More specifically, the present invention provides organopolysiloxane-polyurea block copolymers comprising a repeating unit represented by Formula I, as follows:

Organopolysiloxane-polyurea block copolymer comprising the following repeating unit: ##STR1## where: Z is a divalent radical selected from the group consisting of phenylene, alkylene, aralkylene and cycloalkylene;

Y is an alkylene radical of 1 to 10 carbon atoms;

R is at least 50% methyl with the balance of the 100% of all R radicals being selected from the group consisting of a monovalent alkyl radical having from 2 to 12 carbon atoms, a substituted alkyl radical having from 2 to 12 carbon atoms, a vinyl radical, a phenyl radical, and a substituted phenyl radical;

D is selected from the group consisting of hydrogen, and an alkyl radical of 1 to 10 carbon atoms;

B is selected from the group consisting of alkylene, aralkylene, cycloalkylene, phenylene, polyethylene oxide, polypropylene oxide, polytetramethylene oxide, polyethylene adipate, polycaprolactone, polyadiene, and mixtures thereof, and a radical completing a ring structure including A to form a heterocycle;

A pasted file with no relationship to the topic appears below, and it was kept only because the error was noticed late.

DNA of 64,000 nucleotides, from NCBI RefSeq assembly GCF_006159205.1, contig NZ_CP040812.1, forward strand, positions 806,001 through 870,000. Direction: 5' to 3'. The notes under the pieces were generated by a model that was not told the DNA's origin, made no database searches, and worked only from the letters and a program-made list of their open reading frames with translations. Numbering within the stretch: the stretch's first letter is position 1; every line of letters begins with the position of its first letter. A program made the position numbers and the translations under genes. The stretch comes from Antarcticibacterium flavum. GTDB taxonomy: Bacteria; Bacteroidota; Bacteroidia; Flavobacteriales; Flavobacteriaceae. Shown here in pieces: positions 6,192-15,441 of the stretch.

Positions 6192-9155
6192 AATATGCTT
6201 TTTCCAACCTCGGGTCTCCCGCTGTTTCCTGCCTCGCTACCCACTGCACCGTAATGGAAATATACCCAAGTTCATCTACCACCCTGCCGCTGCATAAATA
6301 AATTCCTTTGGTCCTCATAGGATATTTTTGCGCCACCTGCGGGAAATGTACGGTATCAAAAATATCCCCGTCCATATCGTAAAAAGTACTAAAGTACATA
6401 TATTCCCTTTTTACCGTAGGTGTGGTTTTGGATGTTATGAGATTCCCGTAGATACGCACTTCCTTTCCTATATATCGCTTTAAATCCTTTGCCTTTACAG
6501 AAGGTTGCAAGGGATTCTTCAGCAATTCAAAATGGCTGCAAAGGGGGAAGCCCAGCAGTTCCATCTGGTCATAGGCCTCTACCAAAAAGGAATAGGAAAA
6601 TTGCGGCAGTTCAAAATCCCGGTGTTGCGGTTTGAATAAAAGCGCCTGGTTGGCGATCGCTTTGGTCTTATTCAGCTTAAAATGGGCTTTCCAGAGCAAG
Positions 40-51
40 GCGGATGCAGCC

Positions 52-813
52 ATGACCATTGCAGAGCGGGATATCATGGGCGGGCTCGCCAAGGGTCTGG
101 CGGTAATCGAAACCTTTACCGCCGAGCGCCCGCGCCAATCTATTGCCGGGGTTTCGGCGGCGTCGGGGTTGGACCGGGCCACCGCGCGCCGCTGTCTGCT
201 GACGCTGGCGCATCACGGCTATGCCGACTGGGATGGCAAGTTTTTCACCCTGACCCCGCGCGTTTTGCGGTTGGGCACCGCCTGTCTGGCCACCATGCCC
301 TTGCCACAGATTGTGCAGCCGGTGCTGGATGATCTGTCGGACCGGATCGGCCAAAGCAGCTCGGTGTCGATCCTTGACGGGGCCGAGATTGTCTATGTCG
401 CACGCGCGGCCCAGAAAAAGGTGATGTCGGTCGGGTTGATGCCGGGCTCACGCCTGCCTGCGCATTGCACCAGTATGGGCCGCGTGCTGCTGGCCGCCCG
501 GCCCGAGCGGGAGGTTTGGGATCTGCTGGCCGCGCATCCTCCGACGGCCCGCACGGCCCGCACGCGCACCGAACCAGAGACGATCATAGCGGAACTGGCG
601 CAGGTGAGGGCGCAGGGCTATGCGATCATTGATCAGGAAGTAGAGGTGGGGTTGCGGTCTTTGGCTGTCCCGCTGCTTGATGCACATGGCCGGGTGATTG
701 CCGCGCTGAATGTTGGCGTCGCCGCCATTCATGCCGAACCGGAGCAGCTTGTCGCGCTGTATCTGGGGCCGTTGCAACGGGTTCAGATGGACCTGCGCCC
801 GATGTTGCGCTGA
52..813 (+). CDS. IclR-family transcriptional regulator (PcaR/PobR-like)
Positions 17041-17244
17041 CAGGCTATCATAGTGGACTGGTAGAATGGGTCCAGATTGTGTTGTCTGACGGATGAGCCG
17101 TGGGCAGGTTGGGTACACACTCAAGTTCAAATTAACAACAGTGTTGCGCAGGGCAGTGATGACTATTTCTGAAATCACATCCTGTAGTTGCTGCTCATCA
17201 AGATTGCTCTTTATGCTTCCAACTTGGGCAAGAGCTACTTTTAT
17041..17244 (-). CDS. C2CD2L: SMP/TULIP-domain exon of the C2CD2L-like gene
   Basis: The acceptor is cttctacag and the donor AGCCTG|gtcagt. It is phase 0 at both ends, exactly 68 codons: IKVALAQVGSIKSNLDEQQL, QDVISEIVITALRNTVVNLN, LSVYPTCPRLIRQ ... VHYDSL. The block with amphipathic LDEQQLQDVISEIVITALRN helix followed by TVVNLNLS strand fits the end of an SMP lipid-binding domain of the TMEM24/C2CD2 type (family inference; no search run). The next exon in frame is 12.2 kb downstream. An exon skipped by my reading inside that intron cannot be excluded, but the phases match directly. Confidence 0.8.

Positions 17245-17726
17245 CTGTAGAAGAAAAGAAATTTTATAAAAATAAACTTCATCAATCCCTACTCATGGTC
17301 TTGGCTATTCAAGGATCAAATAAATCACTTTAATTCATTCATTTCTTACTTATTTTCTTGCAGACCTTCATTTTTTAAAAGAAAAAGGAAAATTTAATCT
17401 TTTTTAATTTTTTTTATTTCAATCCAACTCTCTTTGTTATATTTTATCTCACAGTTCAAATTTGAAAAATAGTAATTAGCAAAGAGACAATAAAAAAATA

A is selected from the group consisting of ##STR2## where G is selected from the group consisting of hydrogen, an alkyl radical of 1 to 10 carbon atoms, phenyl, and a radical which completes a ring structure including B to form a heterocycle;

n is a number which is 70 or larger, and

m is a number which can be zero to about 25.

In the preferred block copolymer Z is selected from the group consisting of hexamethylene, methylene bis-(phenylene), isophorone, tetramethylene, cyclohexylene, and methylene dicyclohexylene and R is methyl.

A method of making the organopolysiloxane-polyurea block copolymer is also provided. The method comprises polymerizing under reactive conditions and in an inert atmosphere:

(1) a diamine having a molecular weight of at least 5,000 and a molecular structure represented by Formula II, as follows: ##STR3## where R, Y, D and n are as defined in Formula I above;

(2) at least one diisocyanate having a molecular structure represented by Formula III, as follows:

OCN--Z--NCO                                                III

where Z is as defined in Formula I above; and

(3) up to 95 weight percent diamine or dihydroxy chain extender having a molecular structure represented by Formula IV, as follows:

H--A--B--A--H                                              IV